Stage 1: Mirroring
This stage involves replicating and visualizing the physical object into a Digital Twin. It is unnecessary to recreate the real-world appearance perfectly; instead, the key is to use the Digital Twin to create the most suitable twin for the intended purpose.
A vehicle navigation system is a common example of a Digital Twin in everyday life. In the navigation map (twin), details like the thickness of the median strip or the height of surrounding buildings are not depicted. This is because these physical quantities are unnecessary for finding the fastest optimal route. Similarly, when implementing a Digital Twin in a manufacturing setting, it is crucial to clearly define the problem to be addressed and replicate it accordingly.
Recently, there has been a trend towards real-time 3D space implementation technology. Unity, a company known for game engines, has shifted its focus to visualize data in industrial environments. They have introduced a real-time 3D development platform, allowing developers to scan 3D spaces and extract information such as the terrain, buildings, and objects in that space. This extracted information can be utilized for various purposes, including creating Digital Twins or developing AR and VR content.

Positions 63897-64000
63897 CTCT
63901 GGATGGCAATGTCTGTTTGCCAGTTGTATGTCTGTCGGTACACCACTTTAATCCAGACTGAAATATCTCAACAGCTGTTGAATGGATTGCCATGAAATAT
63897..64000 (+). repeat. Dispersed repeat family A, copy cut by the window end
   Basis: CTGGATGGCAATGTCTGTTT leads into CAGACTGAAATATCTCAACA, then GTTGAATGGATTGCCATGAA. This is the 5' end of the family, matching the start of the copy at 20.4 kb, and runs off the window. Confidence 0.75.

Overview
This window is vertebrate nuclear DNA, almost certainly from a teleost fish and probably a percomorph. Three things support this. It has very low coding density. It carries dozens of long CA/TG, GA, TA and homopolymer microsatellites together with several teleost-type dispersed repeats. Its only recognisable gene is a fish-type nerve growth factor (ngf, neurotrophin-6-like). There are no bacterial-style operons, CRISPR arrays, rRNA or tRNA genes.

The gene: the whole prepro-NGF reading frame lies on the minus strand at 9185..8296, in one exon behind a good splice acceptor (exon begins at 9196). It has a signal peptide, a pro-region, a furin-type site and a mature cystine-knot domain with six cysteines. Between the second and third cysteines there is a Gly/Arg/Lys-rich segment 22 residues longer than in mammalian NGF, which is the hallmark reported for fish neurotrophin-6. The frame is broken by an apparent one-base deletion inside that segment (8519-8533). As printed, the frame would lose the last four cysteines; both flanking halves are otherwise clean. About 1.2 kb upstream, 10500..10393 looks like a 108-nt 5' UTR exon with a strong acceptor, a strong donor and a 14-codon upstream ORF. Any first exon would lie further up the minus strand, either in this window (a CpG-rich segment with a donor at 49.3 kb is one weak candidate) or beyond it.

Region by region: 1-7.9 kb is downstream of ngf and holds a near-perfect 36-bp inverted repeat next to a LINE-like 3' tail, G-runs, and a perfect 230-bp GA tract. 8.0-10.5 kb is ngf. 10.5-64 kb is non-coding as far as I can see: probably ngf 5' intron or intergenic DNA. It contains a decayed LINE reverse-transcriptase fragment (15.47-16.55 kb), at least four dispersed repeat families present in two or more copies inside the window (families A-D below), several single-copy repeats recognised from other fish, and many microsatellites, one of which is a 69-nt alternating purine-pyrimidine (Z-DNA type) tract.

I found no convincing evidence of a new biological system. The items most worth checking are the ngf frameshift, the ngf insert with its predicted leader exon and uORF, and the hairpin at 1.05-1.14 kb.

Stage 2: Monitoring
This stage involves monitoring and controlling physical objects based on Digital Twins. For instance, navigation systems reflect real-time traffic conditions and accident updates, not just the GPS information of your vehicle.
In this phase, synchronous technology that allows real-time reception of real-world information is essential. The advancement of sensor and IoT (Internet of Things) technologies, coupled with the refinement of data collection, preprocessing, and analysis technologies, drives the progression of Digital Twin development.